|Publication number||US7040828 B2|
|Application number||US 10/709,059|
|Publication date||May 9, 2006|
|Filing date||Apr 9, 2004|
|Priority date||Apr 9, 2004|
|Also published as||US20050226676|
|Publication number||10709059, 709059, US 7040828 B2, US 7040828B2, US-B2-7040828, US7040828 B2, US7040828B2|
|Inventors||Cathy A. LaPointe|
|Original Assignee||Lapointe Cathy A|
|Export Citation||BiBTeX, EndNote, RefMan|
|Patent Citations (5), Referenced by (2), Classifications (7), Legal Events (6)|
|External Links: USPTO, USPTO Assignment, Espacenet|
This invention relates to ajar for holding a portion of the paint used to paint a room or another surface. In particular, it relates to a paint touchup jar that has a sponge mounted under the lid.
When a room is painted, there is usually leftover paint. If the paint is scratched, marked, or otherwise damaged and must be repaired, it is necessary to find a brush, locate the can of paint that was used for that particular room, and re-open the can with a screwdriver. After the damaged surface has been repaired, the can must again be sealed, the brush cleaned, and both put away. If the brush is cleaned in a sink, this can create a substantial amount of cleanup work. And, when the lid is hammered back down onto the can, paint in the rim of the can may be sent splattering around the room.
I have invented a paint touchup jar for holding a small portion of the paint used to paint a room or another surface. Because the jar is small, it can be placed in a closet in the room or in another convenient location where it can be easily located. The jar is provided with a label that can be written on so that the room that was painted and other information can be placed right on the jar.
A sponge is mounted on the inside of the lid of the jar. When a touchup is needed, the lid is simply unscrewed and the lid, with the sponge containing some of the paint, is used to repair the damaged surface. The lid is then screwed back. It is not necessary to pry open a can, clean the sponge, or hammer a lid back down.
Lid 8 has a central portion 9 and a threaded rim 10 that can be screwed onto threaded rim 5 of container 2. To the inside of central portion 9 is attached a cylindrical sponge 11. Cylindrical sponge 11 is preferably attached by adhesive, such as an epoxy, but it can also be attached by other means, such as hot glue. Like container 2, sponge 11 is circular in cross-section. It has a diameter at least as great as the inside diameter of rim 5 so that it is squeezed when placed inside container 2, which reduces dripping when it is removed and expands. Preferably, the diameter of sponge 11 is about ⅛ to about ⅝ inches greater than the inside diameter of rim 5. Sponge 11 preferably has a length of about 1 to about 2˝ inches. Sponge 11 may be supported internally by a flexible or rigid post (not shown), if desired.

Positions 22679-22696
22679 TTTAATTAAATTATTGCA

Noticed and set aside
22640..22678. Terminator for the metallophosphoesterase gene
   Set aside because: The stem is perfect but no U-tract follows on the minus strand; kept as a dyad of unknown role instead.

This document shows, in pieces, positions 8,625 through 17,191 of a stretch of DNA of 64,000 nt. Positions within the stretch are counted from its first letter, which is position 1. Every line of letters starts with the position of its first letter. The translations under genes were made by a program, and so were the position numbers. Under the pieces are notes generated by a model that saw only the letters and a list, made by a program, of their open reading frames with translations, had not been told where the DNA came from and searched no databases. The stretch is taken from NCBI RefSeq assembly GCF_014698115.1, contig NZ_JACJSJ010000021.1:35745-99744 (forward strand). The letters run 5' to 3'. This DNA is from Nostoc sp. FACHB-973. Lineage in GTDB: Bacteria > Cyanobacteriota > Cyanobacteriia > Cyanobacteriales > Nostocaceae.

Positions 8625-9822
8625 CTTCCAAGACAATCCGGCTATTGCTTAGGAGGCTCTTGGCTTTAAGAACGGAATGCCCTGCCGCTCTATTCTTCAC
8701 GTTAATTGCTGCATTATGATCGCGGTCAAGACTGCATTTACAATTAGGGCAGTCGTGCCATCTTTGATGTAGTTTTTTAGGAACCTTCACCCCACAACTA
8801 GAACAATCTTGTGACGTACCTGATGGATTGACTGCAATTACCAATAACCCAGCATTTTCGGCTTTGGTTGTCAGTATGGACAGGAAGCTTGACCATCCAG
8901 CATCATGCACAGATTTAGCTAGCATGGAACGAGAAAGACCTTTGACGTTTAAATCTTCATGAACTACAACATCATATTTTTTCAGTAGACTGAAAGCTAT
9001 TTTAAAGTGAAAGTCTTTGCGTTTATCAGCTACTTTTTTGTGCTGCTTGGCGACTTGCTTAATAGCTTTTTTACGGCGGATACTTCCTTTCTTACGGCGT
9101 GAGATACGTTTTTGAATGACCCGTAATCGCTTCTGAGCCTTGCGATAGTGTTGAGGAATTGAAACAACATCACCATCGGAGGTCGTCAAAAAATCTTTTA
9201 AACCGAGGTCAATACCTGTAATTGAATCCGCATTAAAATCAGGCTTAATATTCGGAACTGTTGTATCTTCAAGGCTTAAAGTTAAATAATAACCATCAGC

A brush should not be used instead of a sponge in this invention because, unlike a sponge, dirt, grease, etc. can be trapped in the bristles of a brush and a brush may leave brush marks on the touched-up paint. Brushes also age much faster than sponges and may drip when removed from the jar. Also, a single type of brush could not accommodate both oil and latex paint, as a sponge can. Finally, a brush would be difficult to attach to the lid of the jar.
Container 2 may be about 2 to about 4 inches in diameter and about 1˝ to about 3 inches deep. While larger sizes may be used, they are generally not needed for touching up and smaller sizes may not hold a sufficient amount of paint to be very useful. Container 2 preferably holds about 2 to about 4 ounces of paint. Container 2 is preferably transparent, so that the color of the paint within it can be checked without opening jar 1.
Container 2 and its lid 8 may be made of a paint-resistant material that does not rust or corrode in the presence of paint and will not damage or alter the color of the paint. Preferably, container 2 and lid 8 are made of the same material. Suitable materials include plastic, glass, metals such as aluminum and stainless steel, and ceramics. The preferred material is a plastic, such as polystyrene or polypropylene, as plastic is inexpensive and will not corrode or discolor the paint.
The embodiment of
The embodiment of
If the jar is not going to be open for a long time, it can be left open while the touchup is performed by holding the lid. But if the jar is going to be open for a significant amount of time, the lid that does not have the sponge attached to it can be screwed onto the jar and the entire jar can be held to perform the touchup. In that way, air is prevented from drying out the paint in a container that is left open. When finished, the lid can be unscrewed and inverted so that the sponge is inside the jar when the lid is screwed back on, or the sponge may be washed and left outside the jar. Also, if the sponge becomes dirty or the paint on it dries out, it can be cleaned and left on the outside of the container to dry while the other lid keeps air out of the container.
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|Citing Patent||Filing date||Publication date||Applicant||Title|
|US9272837 *||Dec 12, 2012||Mar 1, 2016||Ball Burnishing Machine Tools Ltd.||Pad dispensing rubbing tool|
|US20100181390 *||Jul 22, 2010||Kuan-Di Huang||Cleaning tool|
|U.S. Classification||401/130, 401/126|
|International Classification||A45D33/00, B65D90/00, A46B11/00|
|Dec 14, 2009||REMI||Maintenance fee reminder mailed|
|Jan 28, 2010||FPAY||Fee payment|
Year of fee payment: 4
|Jan 28, 2010||SULP||Surcharge for late payment|
|Dec 20, 2013||REMI||Maintenance fee reminder mailed|
|May 9, 2014||LAPS||Lapse for failure to pay maintenance fees|
|Jul 1, 2014||FP||Expired due to failure to pay maintenance fee|
Effective date: 20140509